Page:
điệu tăng gô: tango
    típ người: type
    toalét: toilette
    Toa : toi
    Trây-di : treillis
    tông: ton
    tông đơ: tondeur / tondeuse
    Tua : tour
    tua bin: turbine
    tuốc nơ vít: tournevis
    tuýp kem: tube—V—va li: valise
    va ni: vanille
    van: valve
    điệu van: valse
    rượu vang: vin
    Vẹc-ni : vernis
    viđêo: video
    viôlông: violon
    vít: vis
    vô lăng: volant—X—xa tanh: satin
    quỷ Xa tăng: Satan
    xà bông / xà phồng : savon
    xà lách: salade
    quần xà lỏn: sarong
    Xăng : essence
    quả xê ri: cerise
    số xê ri: série
    xi lanh: cylindre
    xi líp: slip
    xi nê: ciné
    xi măng: ciment
    xi nhan(đèn): signal
    xi mi li(vải): simili
    xích lô: cyclo
    xi phông: siphon
    xi rô: syrop
    xi téc: citerne
    xích lô: cyclo
    xì căng đan: scandale
    xiếc: cirque
    xki: ski
    vải xoa: soie
    xơ cua: secours
    xe xkútơ: scooter
    xốt: sauce
    xơ: soeur
    xu chiêng: soutien-gorge

  • 35 REV.FR.MATINS.BRUCE // Mar 21, 2011 at 4:25 am

    CATHOLIC MONASTRY FUNDING FIRM.This is a Christian Organization formed to help people in need of help, such as financial help. So if you are going through financial difficulty or you are in any financial mess, and you need funds to start up your own business, or you need loan to settle your debt or pay off your bills, start a nice business,or you are finding it hard to obtain capital loan from local banks, contact us today via email :( )
    the bible says” Luke 11:10 Everyone who asks receives; he who seeks finds; and to him who knocks, the door will be opened”. So do not let these opportunity pass you by because Jesus is the same yesterday, today and forever more. Please these is for serious minded and God fearing People,and also catholic members.
    Greetings to you form our lord Jesus Christ who made it possible for this transaction,This mail is to notify you that CATHOLIC MONASTRY now offers financial assistance to any one in need,due to the high rate of scams in the financial world. We also want to inform you that you will not have any regret in applying for a loan in this establishment because we have been in this lending business for the past 9years.We offer personal loans, equity loans, investment loans e.t.c to companies,churches, schools,firms and individual.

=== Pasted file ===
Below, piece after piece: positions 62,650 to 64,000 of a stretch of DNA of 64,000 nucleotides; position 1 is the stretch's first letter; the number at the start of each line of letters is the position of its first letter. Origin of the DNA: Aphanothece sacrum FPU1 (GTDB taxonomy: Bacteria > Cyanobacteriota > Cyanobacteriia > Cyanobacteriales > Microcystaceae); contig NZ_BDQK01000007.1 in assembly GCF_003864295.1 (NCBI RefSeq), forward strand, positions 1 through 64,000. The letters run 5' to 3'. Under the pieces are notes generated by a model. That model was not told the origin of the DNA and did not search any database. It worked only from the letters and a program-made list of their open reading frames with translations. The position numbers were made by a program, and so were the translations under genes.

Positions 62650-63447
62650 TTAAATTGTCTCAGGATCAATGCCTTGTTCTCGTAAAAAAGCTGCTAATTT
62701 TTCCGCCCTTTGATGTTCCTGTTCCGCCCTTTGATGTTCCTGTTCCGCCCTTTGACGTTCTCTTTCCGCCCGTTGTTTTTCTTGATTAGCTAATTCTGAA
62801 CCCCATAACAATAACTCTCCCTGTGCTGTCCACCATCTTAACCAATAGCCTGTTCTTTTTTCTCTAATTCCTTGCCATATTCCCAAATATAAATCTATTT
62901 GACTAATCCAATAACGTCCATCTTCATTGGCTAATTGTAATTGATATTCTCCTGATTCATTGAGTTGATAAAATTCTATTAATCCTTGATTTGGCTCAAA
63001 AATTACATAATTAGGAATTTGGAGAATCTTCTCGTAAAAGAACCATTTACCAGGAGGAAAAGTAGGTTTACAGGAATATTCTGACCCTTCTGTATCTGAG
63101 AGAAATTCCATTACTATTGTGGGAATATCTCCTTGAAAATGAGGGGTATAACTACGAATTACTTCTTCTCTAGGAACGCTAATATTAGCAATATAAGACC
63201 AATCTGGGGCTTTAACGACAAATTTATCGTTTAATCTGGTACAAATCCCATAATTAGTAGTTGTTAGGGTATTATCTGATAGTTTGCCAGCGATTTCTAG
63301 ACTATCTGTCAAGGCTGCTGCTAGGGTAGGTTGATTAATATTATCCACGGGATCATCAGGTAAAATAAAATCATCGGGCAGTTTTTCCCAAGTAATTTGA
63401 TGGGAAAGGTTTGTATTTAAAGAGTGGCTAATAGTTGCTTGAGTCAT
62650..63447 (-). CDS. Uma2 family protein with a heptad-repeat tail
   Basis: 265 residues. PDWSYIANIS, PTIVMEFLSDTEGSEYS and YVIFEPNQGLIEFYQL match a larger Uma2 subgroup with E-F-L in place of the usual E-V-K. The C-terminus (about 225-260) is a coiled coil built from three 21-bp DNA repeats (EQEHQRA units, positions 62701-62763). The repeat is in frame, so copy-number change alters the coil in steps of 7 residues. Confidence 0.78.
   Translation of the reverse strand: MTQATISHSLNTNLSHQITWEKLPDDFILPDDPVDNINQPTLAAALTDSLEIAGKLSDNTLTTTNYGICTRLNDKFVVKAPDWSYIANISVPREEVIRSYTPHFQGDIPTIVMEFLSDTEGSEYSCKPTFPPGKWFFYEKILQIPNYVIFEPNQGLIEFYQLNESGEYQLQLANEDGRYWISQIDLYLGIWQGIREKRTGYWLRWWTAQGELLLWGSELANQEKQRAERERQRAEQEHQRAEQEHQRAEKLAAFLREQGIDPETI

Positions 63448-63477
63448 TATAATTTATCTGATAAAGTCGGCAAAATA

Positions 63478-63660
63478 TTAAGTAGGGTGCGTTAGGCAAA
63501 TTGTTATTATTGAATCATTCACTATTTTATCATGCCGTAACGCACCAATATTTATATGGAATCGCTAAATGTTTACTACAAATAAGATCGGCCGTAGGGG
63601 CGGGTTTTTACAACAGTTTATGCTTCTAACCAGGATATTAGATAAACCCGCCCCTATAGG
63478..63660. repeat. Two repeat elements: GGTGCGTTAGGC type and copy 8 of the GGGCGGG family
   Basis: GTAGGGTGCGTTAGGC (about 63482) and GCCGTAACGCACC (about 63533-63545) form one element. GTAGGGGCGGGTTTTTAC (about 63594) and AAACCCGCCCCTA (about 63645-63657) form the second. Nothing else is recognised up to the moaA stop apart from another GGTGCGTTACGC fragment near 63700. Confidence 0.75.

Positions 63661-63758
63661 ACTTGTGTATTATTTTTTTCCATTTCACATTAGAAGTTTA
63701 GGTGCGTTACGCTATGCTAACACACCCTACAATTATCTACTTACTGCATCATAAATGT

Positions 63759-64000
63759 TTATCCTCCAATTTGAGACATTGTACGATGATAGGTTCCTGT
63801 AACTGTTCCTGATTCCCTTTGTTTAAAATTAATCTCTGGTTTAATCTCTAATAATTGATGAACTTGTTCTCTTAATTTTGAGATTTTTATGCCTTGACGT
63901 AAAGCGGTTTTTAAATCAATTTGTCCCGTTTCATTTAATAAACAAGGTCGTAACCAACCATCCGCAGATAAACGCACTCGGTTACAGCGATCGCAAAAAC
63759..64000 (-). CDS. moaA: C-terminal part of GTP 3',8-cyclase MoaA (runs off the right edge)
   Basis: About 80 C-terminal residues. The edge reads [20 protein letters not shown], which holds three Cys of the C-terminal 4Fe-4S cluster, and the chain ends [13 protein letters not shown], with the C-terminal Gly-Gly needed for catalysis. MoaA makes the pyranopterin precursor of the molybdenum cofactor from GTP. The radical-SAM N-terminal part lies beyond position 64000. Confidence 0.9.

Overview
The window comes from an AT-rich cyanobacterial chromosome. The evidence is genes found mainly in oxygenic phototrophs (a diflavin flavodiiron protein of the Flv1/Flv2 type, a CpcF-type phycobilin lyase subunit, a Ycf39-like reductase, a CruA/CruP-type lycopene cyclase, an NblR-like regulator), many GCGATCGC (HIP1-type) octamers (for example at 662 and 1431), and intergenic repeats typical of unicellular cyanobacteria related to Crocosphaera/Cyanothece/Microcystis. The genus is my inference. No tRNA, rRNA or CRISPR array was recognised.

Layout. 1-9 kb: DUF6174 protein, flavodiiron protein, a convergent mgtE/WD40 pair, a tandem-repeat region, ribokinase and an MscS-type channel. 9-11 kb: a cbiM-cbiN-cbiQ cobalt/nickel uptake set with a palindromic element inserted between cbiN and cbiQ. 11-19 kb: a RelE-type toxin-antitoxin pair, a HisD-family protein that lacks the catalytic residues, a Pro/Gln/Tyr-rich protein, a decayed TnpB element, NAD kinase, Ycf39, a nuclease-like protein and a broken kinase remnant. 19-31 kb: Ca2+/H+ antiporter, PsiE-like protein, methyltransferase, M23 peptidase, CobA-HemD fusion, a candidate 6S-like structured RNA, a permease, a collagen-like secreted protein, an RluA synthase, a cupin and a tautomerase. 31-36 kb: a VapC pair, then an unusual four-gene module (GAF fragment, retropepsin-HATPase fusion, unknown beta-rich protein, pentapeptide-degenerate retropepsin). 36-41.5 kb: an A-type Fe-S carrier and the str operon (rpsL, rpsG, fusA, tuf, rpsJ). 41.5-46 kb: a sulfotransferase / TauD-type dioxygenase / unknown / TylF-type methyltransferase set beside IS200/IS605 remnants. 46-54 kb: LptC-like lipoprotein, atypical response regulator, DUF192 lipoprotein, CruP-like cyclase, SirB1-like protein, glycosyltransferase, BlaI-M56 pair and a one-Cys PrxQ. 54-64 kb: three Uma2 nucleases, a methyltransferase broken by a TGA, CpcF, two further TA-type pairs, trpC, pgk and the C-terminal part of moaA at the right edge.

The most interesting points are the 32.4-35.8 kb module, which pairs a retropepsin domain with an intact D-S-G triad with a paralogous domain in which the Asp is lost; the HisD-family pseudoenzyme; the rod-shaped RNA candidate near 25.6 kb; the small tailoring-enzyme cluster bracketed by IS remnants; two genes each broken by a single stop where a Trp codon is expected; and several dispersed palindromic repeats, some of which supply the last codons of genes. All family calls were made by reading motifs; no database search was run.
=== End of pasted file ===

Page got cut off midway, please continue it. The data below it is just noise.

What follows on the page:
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    (3) LOAN AMOUNT IN EUROS/POUNDS:……………………..
    (4) LOAN DURATION:……………………
    (5) PURPOSE OF LOAN:…………………..
    (6) GENDER:…………………….
    (7) MODE OF FUND RECEPTION:………………………..
    (8) COUNTRY:………………….
    (9) OFFICE/HOME PHONE NUMBER:…………………………….
    (10) OCCUPATION:……………………
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    (17)SCAN AND ATTACH YOUR IDENTITY CARD………………..please if you are interested in obtaining loan from CATHOLIC MONASTRY FUNDING FIRM,kindly get back to us through this email address below:
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  • 41 MR. LIN POH // Apr 22, 2011 at 12:29 am

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  • 42 Joanna // Jun 13, 2011 at 7:21 pm

    Dear Friends, Before anyone wanted to take up the Loan from the Finance Company, please remember all these companies will have lots of hidden cost for you to pay and pay, finally you will not get your Loan but will make you into deeper debts. They will keep promising you that is the final payment, and in 30 minutes or 1 hour you will get your Loan released but finally another higher payment will pop up for you to pay, where there is no ending. I have tried 7 companies and finally I am a victim of paying for all the companies only and I am yet to get my Loan released to me.

  • 43 Wong // Jul 21, 2011 at 8:46 am

    WARNING – please be careful with the below Loan lender .
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  • 44 Jennifer // Aug 19, 2011 at 12:07 pm

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  • 51 george evans // Dec 2, 2014 at 11:10 am